May 16, 2014

Abbott invests in traffic congestion

Tony Abbott is ignoring his own advice by backing a detailed Westconnex project that will not take traffic to the Sydney CBD or freight to Port Botany.

In his 2009 book Battlelines, Mr Abbott correctly identified the key objectives of long-proposed M4 and M5 upgrade, noting on page 175 that:

Sydney, for instance, should fill the gaps between the CBD and the M4 at Strathfield…. There should be a link between the northern beaches and the city and between the western suburbs at Port Botany.

But in a joint statement issued today with NSW Premier Mike Baird, Mr Abbott outlined a Westconnex project that does not deliver either of these transport imperatives.

The statement makes clear that Stage I is an extension to Haberfield, not to the CBD, and Stage II goes from Beverley Hills to St Peters. Port Botany is not at St Peters.

On its current design, Westconnex will dump traffic into the already congested area to the west of the airport.

It will be little more than a road to a traffic jam.

In his haste to appear decisive, Mr Abbott is backing a proposal that does not meet the traffic needs of Sydney as he outlined in his own book.

Properly targeted investment in upgrading and building roads can drive genuine improvements in economic productivity and create jobs.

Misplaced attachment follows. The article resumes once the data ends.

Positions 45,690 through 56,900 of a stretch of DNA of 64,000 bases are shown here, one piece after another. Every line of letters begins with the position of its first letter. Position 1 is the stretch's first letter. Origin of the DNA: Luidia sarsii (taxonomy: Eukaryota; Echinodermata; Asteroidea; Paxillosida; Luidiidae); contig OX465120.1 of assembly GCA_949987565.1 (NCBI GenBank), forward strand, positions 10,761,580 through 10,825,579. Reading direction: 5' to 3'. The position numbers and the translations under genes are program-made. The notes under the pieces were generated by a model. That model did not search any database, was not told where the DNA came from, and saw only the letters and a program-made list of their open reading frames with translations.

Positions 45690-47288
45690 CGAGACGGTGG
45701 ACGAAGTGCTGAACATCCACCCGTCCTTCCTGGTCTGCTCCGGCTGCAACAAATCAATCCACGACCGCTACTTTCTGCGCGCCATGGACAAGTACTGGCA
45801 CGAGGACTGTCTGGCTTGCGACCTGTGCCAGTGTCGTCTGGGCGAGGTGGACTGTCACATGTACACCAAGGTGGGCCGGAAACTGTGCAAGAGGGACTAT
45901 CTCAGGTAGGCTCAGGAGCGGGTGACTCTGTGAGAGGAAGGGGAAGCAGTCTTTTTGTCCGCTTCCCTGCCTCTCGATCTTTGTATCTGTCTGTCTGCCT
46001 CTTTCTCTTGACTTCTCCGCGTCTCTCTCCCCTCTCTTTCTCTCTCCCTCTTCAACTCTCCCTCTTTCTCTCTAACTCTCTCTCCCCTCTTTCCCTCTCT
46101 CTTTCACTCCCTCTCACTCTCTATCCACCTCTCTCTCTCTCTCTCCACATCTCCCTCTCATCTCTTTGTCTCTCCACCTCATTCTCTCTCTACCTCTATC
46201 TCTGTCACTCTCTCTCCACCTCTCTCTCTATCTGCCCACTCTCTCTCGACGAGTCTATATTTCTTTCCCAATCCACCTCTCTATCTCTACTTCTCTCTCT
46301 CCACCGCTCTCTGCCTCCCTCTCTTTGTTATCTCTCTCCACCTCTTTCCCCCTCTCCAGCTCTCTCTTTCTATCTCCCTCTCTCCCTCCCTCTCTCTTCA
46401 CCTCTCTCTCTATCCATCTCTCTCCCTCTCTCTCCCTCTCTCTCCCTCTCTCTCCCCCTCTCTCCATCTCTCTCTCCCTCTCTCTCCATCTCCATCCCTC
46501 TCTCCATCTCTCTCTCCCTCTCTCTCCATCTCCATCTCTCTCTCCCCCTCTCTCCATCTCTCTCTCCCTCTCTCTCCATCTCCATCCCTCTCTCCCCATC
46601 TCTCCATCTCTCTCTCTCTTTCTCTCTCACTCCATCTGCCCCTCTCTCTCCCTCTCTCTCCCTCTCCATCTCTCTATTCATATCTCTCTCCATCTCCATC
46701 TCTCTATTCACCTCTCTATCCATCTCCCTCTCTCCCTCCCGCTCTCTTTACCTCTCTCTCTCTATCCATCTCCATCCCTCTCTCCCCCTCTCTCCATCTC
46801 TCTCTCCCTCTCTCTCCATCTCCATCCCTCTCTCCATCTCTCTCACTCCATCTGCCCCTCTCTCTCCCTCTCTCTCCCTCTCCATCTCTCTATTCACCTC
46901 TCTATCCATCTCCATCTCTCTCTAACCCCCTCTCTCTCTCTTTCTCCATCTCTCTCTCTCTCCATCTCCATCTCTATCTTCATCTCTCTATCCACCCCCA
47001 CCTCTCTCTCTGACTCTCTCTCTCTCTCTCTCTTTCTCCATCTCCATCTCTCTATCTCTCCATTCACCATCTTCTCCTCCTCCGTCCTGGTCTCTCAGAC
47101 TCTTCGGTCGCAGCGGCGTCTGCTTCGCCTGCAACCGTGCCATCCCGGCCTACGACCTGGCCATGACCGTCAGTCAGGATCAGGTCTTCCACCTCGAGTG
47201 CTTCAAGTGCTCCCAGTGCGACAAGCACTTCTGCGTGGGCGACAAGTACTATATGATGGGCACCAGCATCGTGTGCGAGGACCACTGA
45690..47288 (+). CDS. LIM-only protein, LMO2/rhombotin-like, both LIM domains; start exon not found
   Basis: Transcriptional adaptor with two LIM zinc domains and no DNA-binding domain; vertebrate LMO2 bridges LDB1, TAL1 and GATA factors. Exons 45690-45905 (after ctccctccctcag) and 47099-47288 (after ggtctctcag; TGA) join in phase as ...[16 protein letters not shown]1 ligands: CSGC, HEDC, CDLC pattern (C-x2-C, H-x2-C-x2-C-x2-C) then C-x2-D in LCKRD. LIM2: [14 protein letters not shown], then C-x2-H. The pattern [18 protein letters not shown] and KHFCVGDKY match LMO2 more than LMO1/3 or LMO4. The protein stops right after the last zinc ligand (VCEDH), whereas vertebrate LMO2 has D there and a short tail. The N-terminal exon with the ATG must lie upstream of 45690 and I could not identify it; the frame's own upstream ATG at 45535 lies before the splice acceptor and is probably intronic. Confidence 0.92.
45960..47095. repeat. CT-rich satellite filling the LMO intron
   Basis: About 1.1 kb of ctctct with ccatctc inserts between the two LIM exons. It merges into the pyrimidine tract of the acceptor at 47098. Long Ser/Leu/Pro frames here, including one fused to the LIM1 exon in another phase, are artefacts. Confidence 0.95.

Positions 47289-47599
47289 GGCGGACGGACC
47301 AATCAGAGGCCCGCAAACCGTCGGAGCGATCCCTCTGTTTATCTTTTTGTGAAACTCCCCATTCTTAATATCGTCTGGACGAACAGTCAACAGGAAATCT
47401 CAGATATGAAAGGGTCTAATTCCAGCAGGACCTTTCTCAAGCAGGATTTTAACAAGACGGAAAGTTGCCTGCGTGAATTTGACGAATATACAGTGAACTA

That includes getting people to the city and freight to the port.

It is therefore critical that Mr Abbott gets the planning right.

His approach risks wasting scarce public funds and inconveniencing communities without delivering the desired productivity gain.

Labor supports investment in an integrated transport system incorporating both roads and rail.

Mr Abbott’s Budget, delivered on Tuesday, scrapped billions of dollars in funding previously allocated to urban rail projects around the country because of his bizarre prejudice against public transport.

Now, as he moves to his preference of investing on roads, Mr Abbott is at risk of making the wrong call when it come comes to the planning detail on Westconnex.

He should take his own advice and go back to the drawing board to ensure the project delivers on its stated aims.